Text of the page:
Monday, March 20, 2006

Secret Sacred Places in Portland

I found a remarkable little site online the other day when I was wandering around. Holy Places in Portland, Maine, lists a variety of sites around the city that Maine pagan Sarah Kate Istra Winter, also known as Oenochoe, has found in her travels. She is the author of the recent book KHARIS: Hellenic Polytheism Explored.

Sites she mentions range from the geographical (Western Cemetery, Deering Oaks) to the mundane objects we walk past every day, such as the lobsterman statue at the corner of Temple and Middle Street, or the old theater mask of Bacchus that sits quietly on the grass island in front of Bagelworks and Smoothie King on Temple Street.

It's funny, in all my years in Portland I never thought of this stuff in this way, but it's an interesting approach. Somehow I missed the fact that "not only can the Lobsterman be viewed as the spirit of Casco Bay as well as the guardian of our fishing industry, but his inherent numinous power seems to have been recognized independently by a variety of young people in Portland, as there is a widespread custom of leaving spare change as an offering in his cupped hand and making a wish." I never knew. Although I did leave him and the lobster an easter egg last year... I hope they liked it.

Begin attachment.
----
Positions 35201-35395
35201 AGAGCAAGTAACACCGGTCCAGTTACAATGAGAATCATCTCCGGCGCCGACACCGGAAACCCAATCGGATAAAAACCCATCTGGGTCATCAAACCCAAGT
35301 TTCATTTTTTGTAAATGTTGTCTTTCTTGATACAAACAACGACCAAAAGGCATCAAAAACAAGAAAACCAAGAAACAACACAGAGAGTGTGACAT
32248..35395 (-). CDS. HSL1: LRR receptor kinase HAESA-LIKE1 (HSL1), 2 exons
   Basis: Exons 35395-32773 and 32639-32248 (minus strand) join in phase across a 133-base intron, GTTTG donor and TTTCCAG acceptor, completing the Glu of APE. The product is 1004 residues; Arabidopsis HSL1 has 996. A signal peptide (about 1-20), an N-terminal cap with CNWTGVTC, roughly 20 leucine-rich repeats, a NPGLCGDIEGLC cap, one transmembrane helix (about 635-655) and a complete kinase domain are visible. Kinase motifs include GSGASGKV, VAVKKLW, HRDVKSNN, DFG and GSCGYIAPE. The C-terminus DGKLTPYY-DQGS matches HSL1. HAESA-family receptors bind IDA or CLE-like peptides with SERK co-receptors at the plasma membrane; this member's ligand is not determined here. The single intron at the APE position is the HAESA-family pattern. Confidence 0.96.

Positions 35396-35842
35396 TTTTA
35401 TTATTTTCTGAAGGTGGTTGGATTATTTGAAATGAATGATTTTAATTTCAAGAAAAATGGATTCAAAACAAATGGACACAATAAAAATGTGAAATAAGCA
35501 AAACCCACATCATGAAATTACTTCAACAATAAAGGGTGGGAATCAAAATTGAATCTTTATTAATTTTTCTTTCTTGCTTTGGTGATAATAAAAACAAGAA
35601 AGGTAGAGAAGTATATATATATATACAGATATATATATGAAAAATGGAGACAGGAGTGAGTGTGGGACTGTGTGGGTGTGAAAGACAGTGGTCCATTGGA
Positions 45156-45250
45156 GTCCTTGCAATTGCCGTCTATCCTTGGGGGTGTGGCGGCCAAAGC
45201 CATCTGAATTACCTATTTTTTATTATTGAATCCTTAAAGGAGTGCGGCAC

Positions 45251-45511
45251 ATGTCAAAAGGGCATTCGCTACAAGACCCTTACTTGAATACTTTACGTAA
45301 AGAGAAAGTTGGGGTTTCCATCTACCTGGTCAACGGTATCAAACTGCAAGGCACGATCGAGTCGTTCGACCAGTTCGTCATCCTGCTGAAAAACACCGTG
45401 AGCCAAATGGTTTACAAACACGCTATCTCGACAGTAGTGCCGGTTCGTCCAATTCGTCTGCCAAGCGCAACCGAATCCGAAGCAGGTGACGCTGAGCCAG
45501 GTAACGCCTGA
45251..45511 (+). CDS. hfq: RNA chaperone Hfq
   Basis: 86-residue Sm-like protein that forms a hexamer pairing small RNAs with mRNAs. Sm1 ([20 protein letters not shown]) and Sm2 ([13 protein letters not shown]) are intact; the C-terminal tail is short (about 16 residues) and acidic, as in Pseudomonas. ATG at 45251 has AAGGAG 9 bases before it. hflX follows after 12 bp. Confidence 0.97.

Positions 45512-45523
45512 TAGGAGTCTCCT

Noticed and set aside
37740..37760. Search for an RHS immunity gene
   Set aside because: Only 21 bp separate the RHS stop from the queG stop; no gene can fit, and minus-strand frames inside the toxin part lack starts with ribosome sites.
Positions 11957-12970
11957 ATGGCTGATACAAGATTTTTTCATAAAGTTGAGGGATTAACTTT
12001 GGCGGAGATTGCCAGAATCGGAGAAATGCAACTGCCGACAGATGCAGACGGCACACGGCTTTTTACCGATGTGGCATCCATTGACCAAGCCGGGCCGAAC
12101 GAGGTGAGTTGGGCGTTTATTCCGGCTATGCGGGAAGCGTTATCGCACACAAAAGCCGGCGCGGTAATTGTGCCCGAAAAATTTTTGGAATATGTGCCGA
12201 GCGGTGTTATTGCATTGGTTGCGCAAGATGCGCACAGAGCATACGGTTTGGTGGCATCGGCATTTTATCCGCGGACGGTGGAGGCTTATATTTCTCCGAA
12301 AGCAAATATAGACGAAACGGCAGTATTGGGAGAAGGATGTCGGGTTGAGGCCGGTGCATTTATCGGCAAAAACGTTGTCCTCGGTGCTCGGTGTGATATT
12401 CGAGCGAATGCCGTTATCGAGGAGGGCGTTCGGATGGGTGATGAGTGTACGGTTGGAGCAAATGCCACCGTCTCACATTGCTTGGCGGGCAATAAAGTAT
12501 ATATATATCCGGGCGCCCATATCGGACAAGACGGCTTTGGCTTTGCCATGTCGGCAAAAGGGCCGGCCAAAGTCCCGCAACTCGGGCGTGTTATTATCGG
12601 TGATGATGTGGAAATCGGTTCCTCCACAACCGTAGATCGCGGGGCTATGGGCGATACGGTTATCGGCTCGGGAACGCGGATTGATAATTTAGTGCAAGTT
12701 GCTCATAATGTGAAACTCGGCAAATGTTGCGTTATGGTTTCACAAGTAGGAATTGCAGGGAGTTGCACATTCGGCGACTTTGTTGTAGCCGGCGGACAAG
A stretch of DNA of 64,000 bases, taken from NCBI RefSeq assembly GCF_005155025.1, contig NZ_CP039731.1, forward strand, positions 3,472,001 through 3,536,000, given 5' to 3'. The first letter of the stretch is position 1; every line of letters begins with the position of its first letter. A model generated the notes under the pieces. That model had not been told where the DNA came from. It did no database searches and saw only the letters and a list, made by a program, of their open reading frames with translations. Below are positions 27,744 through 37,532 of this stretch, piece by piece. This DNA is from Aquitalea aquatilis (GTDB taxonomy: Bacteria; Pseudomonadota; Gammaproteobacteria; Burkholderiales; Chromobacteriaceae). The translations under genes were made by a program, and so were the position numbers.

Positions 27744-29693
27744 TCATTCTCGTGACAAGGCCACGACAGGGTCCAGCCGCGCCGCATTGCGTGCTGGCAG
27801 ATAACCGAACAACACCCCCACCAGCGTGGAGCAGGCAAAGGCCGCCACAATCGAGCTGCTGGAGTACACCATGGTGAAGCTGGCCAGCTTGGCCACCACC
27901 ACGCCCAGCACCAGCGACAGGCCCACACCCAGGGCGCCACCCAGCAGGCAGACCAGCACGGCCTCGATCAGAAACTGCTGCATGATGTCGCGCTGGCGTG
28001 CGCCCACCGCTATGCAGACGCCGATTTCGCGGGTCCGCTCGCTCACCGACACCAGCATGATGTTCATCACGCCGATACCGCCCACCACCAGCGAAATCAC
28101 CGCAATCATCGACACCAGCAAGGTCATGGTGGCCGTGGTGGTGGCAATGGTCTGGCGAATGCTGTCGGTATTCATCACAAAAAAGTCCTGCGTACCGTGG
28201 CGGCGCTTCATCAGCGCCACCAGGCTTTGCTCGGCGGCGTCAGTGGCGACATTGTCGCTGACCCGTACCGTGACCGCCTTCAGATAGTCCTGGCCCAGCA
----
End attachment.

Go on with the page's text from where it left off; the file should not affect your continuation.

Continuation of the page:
Another site I've walked past many a time is a hanging site on Congress Street:

Coming back on Vaughan St. towards intown, take a right down Congress St. A few blocks down you'll come to the Fire Station, and right in front there is a plaque commemorating a hanging. Hanging sites are sacred to the Norse god Odin, who was hung on a tree for nine days and nights to learn the secrets of the runes.

She is nice enough to provide a walking tour of the sites, with clear directions to each location. A really neat Portland resource for someone to have volunteered.


anothermaine said...

Plus that Lobsterman is a political activist!

Michelle Souliere said...

WOW! He wears many hats, that lobsterman. :)